Oblongata. Messages are received and transmitted through cerebrum.
Any kind of injury or the formation of a clot is fatal for the brain. They
adversely affect the whole body. The above mentioned facts are quite consistent
with the medical science. But our sages “Rishis” and saints have made far deeper
research into the mechanism of the brain. The enquiry of the mind is far beyond that
of the brain. It is like this.
The mind transits thoughts to the intellect for its approval. After their approval
by the brain, it sends its commands to the sense organs accordingly and the sense
organs in their turn activate the different parts of the body for their compliance.
Let us now consider the functioning of the sense organs. When our eyes
observe and object they pass it on to the mind which in its turn takes orders from the
intellect which in its turn gives order to the feet to move on towards the destination.
Likewise the hands get order to touch an object to know its qualities. The sense of
tongue is ordered by the intellect to feel its quality by virtue of taste. The sense of
hearing, the ear is to understand the quality of an object by virtue of sound. This is
how the different sense organs are pressed into service for the attainment of a single

object. But with what coordination and quickness, the whole process takes place is
difficult to imagine. But after the attainment of the object, one not only experiences a
feeling of joy, but also an experience of contentment in one’s mind, because one
feels, completely satiated after the object is attained. It must be noted here that real
happiness does not lie in the attainment of an object. It lays the renunciation of its


Spine is the expansion of our brain. It is about 45 centimetres long. It consists
of 33 vertebrae, each part connected with the other by means of a joint. These joints
help the spinal cord to absorb shocks. The safety of the spine is ensured by armour
of three layers. Liquid substance keeps flowing through its midst. The spine is not
absolutely straight, but curved at 5 points. This enables us to move in all directions-
left and right, forward and backward.
The uppermost part of the neck………………….7 vertebrae (Cervical)
Below that in the thorax region…………………..12 vertebrae (Thoracic)
Below that in the lumbar region………………….5 vertebrae (Lumbar)
Below the waist in the anal region……2 vertebrae (Sacral and Coccygal) (5+4)
– These are connected with each other.
Thirty one (31) pairs of veins
emanate from these vertebrae. Around
half of these veins send messages to the
brain. The remaining ones transmit
messages from the brain to the muscles.
In moments of mental disturbances and
emotional crisis the muscles remain
extremely tense; otherwise in normal
conditions they remain quite healthy.

The following diagram will clarify the working efficiency of each vertebra of the
spinal cord in different parts of the body :
Certical C Vertebrae of the neck 7
Thoracic T Vertebrae of the year 12
Lumber L Vertebrae of the waist 5
Coccyx O Vertebrae of the Basti area
Coccygal 5 and 4 Combined 1 + 1 = 2 2 26


Vertebra : Physical Region of Spinal Nerves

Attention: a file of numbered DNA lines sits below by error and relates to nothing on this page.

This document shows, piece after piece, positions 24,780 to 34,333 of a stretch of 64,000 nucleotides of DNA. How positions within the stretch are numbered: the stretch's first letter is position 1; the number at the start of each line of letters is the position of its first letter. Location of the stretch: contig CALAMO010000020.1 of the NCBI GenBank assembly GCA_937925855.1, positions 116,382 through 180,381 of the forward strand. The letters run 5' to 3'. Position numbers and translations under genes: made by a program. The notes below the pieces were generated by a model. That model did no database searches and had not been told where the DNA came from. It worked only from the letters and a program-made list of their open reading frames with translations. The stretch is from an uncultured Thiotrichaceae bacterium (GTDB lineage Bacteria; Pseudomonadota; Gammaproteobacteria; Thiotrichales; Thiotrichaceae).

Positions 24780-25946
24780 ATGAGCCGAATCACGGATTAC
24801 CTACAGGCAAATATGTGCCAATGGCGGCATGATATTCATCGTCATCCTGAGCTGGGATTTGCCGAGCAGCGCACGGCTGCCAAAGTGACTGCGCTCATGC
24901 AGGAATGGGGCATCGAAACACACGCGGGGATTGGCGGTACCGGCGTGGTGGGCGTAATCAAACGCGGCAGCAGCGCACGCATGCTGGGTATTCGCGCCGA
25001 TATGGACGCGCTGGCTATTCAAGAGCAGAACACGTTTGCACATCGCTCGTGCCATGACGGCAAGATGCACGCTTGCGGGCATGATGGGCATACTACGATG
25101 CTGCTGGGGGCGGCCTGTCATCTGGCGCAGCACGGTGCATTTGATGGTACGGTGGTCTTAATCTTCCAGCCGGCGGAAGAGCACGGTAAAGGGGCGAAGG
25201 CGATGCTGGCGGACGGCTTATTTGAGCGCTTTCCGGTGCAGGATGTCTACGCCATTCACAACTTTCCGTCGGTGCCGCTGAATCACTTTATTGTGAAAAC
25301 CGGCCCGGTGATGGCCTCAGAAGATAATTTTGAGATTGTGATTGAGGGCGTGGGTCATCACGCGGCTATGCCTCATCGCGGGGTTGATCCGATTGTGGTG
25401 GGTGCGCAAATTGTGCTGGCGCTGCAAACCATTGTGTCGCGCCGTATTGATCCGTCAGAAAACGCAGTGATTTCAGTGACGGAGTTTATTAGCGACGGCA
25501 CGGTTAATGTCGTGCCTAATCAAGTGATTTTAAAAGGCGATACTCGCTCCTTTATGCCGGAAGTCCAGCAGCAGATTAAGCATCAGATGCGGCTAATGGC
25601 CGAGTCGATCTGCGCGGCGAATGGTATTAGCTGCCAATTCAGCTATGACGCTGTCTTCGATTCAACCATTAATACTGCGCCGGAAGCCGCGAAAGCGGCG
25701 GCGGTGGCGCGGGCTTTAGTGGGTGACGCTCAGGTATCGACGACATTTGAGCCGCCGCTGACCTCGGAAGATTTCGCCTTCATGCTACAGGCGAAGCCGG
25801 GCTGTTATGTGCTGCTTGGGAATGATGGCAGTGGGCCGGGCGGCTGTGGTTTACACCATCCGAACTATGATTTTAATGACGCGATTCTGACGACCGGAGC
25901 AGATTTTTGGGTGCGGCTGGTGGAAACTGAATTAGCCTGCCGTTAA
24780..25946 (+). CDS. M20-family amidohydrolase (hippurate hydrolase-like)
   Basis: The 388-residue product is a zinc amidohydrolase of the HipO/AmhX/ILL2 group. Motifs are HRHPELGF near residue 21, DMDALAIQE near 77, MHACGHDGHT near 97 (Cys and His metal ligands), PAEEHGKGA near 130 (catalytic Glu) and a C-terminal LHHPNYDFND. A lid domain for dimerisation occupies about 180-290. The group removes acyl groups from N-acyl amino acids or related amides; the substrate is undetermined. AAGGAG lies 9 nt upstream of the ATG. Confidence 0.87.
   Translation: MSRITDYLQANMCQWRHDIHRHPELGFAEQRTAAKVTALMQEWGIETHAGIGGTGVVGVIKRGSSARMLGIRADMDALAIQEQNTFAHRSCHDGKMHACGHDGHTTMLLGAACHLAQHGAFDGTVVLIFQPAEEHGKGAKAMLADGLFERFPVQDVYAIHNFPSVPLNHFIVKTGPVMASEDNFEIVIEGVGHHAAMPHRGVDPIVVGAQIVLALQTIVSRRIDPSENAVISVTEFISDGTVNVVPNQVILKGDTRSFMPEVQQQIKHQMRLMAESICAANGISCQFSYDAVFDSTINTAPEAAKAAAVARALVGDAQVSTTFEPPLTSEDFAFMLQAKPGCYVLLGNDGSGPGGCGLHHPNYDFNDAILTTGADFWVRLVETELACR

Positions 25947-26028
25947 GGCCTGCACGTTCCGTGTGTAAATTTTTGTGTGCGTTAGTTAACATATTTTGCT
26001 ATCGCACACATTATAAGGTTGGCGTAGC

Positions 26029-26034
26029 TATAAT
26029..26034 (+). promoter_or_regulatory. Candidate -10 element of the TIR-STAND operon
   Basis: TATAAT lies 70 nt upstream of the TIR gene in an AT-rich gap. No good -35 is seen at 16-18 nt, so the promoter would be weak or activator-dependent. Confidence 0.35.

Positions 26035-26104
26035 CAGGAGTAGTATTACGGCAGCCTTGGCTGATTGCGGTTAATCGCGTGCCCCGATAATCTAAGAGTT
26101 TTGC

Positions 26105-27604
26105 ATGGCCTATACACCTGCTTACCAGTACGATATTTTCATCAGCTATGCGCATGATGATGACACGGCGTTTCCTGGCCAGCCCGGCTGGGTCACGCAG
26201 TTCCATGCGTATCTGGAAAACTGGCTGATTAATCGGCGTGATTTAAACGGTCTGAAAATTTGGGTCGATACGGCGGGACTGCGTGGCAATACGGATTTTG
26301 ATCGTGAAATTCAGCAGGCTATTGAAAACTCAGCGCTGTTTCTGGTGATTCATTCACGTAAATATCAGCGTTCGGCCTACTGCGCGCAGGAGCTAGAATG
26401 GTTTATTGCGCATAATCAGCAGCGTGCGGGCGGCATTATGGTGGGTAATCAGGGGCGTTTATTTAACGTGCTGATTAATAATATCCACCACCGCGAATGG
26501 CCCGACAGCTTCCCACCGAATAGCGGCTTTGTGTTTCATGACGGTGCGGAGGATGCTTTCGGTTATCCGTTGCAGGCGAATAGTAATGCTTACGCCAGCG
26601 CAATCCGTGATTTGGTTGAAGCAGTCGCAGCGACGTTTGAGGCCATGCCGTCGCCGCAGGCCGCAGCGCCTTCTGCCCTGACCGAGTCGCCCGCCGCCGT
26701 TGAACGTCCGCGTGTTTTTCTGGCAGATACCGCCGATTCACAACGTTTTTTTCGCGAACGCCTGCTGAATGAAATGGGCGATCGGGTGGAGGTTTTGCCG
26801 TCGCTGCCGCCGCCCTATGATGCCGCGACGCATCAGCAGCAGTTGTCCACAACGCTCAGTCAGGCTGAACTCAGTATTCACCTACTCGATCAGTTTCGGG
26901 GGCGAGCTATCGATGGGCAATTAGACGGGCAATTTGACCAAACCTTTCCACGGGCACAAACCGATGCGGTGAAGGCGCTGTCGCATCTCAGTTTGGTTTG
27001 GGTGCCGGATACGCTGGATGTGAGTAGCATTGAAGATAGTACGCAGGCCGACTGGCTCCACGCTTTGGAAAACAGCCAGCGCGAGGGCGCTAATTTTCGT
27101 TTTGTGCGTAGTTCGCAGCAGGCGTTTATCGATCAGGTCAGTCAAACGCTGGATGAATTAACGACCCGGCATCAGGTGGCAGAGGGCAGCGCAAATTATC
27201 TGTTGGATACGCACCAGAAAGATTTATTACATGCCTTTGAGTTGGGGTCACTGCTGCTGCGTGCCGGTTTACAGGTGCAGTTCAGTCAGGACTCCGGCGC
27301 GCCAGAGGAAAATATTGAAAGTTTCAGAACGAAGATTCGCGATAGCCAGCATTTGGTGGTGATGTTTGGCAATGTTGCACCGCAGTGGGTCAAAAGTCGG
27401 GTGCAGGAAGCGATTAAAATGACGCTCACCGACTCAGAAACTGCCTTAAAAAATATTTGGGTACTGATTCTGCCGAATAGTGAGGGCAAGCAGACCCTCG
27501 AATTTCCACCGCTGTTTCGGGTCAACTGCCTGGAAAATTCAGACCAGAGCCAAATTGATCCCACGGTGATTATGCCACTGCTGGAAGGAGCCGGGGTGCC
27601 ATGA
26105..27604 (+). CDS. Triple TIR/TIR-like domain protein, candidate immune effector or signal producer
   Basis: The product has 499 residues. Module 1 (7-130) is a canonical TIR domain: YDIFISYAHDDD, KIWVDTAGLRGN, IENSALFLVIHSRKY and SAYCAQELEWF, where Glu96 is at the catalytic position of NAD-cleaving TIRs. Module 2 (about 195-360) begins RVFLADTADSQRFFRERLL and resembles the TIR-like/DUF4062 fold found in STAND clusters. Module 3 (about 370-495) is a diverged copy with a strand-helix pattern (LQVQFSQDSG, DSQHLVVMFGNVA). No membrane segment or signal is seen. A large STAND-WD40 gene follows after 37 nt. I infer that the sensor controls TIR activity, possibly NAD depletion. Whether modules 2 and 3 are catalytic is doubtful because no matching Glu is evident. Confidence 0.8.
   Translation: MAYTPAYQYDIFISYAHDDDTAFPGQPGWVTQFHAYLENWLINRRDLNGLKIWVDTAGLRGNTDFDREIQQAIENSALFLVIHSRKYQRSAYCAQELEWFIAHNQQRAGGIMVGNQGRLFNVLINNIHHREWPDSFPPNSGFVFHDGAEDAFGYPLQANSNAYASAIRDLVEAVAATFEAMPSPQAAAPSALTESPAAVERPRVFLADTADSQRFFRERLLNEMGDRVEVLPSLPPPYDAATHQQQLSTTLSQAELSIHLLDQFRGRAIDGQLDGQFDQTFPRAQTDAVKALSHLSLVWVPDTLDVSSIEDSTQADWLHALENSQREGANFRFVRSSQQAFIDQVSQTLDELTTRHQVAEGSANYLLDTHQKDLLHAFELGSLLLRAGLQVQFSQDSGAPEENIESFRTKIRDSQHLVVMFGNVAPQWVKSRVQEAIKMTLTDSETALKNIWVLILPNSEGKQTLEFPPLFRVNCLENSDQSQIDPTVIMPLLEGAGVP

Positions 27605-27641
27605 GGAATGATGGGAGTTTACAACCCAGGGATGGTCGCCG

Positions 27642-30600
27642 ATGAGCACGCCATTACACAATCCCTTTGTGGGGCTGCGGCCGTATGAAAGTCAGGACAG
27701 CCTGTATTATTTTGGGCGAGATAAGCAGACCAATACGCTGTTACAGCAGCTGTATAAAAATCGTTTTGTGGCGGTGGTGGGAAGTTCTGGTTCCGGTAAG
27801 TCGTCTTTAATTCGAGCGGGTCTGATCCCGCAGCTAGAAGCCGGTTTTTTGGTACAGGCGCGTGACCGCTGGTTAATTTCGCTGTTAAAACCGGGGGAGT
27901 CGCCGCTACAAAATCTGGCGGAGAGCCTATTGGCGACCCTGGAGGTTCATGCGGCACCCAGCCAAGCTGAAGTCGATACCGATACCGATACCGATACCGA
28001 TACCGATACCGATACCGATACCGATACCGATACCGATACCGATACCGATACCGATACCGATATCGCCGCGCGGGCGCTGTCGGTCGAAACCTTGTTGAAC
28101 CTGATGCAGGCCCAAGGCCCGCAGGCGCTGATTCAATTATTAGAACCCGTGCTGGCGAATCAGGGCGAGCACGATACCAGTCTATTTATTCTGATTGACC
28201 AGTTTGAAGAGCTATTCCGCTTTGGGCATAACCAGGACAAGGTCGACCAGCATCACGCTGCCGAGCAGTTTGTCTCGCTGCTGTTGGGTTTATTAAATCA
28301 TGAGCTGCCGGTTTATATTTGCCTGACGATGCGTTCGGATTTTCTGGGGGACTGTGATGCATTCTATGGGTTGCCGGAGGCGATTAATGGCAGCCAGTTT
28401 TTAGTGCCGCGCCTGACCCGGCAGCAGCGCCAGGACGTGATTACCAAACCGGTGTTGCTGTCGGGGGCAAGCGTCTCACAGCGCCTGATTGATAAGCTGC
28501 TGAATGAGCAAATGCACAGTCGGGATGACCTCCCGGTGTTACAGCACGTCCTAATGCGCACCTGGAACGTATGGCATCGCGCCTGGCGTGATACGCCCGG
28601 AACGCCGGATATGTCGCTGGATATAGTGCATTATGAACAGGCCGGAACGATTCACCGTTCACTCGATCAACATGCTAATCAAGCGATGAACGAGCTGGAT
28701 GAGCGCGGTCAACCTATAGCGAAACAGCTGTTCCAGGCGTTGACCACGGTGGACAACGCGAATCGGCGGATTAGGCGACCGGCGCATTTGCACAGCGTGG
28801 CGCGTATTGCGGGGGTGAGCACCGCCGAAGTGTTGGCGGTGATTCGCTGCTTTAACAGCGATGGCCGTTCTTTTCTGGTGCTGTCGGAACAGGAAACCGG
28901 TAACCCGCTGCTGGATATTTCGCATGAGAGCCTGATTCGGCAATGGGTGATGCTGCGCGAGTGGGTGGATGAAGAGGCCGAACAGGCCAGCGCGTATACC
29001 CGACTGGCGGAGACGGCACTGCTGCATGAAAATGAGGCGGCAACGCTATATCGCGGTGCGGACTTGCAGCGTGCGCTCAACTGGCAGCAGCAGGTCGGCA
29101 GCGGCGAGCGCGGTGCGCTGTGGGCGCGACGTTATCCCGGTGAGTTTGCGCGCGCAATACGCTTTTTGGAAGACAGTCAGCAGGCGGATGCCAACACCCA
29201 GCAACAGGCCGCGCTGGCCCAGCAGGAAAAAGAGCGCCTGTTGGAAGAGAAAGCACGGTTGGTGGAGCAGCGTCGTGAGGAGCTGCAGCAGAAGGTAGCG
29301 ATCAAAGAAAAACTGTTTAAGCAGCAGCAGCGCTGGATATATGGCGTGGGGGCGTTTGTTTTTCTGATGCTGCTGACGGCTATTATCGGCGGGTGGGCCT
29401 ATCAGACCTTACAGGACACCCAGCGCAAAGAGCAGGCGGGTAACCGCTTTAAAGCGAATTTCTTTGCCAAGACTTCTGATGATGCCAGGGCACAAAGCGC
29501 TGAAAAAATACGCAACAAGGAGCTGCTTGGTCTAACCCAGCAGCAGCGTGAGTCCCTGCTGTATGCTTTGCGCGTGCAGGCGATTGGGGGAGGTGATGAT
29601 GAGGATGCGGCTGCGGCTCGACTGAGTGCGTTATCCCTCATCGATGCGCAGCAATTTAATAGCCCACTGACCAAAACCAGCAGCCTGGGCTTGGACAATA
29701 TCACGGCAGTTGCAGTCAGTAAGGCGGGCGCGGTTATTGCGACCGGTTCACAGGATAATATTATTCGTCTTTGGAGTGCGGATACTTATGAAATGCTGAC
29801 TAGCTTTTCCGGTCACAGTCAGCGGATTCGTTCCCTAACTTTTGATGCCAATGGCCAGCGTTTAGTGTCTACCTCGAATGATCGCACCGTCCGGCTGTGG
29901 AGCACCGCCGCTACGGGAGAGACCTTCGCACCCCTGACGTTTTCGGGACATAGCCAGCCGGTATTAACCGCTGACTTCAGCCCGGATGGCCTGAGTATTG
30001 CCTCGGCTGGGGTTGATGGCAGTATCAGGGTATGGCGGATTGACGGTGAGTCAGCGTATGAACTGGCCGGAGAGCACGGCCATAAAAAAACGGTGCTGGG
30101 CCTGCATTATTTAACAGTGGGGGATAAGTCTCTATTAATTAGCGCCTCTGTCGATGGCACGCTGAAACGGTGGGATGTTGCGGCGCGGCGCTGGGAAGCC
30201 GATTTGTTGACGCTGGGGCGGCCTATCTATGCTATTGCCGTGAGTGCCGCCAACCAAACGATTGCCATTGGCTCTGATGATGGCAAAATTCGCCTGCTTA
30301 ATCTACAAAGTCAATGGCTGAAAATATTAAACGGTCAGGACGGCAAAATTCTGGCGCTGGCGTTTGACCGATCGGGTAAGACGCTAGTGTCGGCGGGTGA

C-1 Head, Pineal Gland, Skull, Brain, the Facial Bones, Inner section of the Ear,
Sympathetic Nervous system.
C-2 Optic Nerves, Nudotory Nerves, Feeding Nerves, Mastoid, Tongue and
C-3 Cheeks, the outer section of the Ear, Teeth and Trifacial Nerve
C-4 Nose, Lips, Mouth and Eustachian Nerve
C-5 Sound Nerves, Glands of the Neck and Pharyns
C-6 Muscles of the Neck, Shoulders and Tonsils
C-7 Thyroid Gland, Bursa in Shoulder, Arms


T-1 Hand-from the elbows to the fingers, Food pipe, Esophagus and Trachea
T-2 Heart, Heart valve, Coronary Canal
T-3 Bronchial tube, Pleura, the cover circling all the four sides of the Lungs,
Breasts and Chest
T-4 Gall Bladder, Common Duct
T-5 Liver, Solar, Plexus, Blood
T-6 Stomach
T-7 Pancreas…….and Deodenum
Secret of Human Body
T-8 Spleen & Diaphragm
T-9 Adrenal Glands
T-10 Kidneys
T-11 Ureters, Kidneys
T-12 Fallopian Tube & Lymph Circulion


L-1 Large Intestine and Inguins Rings
L-2 Appendix, Abdomen
L-3 Male Organ, Dimba Gland, Uterus, Knees and Bladder
L-4 Prostate Glands, Muscles under the lower part of the Waist
L-5 The under part of the Knees, Ankles, Pawn, The mid-circle under the Feet,
Sciatica Nerve
Sacrum – Buttocks and its bones
Rectum – Kidney and Anus


During the practice of Yoga, we give sometimes a forward movement or a
back movement to the spine & sometimes the movement is given by inhaling and
sometimes by exhaling the breath.
In some Asans (postures) we bend it towards the right and left, while in some
other asans we bend the spine below the middle towards right and above the middle
towards left. In some asans we try to stretch it towards the earth. Sometimes we
keep it parallel to the earth or sometimes in a horizontal way. The different postures

have a salutary effect on the vertebrae of the spine, its mid-joints and the root-
nerves. As a result of it the cerebral column remains strong and elastic.
Not only this, the distribution centres of five Prans, situated on the spinal cord
are deeply influenced by it. Its impact is also felt on the entire body-from the head of
the foot, bones, muscles, blood circulation, nerve-system as well as other systems of
the body. Besides our respiratory system too gets completely overhauled.
All that we have said above is concerned with the physical form of the spine.
But there are such centres and veins in the body that are purely subtle or astral.
They are not visible to the naked eye like veins or arteries. The power of our vital
energy i.e. Pran reaches the different parts of the body through these subtle veins.
Each Chakra stands at each of the five bends of the spine, where also is situated the
confluence of the veins. One can have a clear understanding of these bends of the
spine in the spine diagram given on page 5.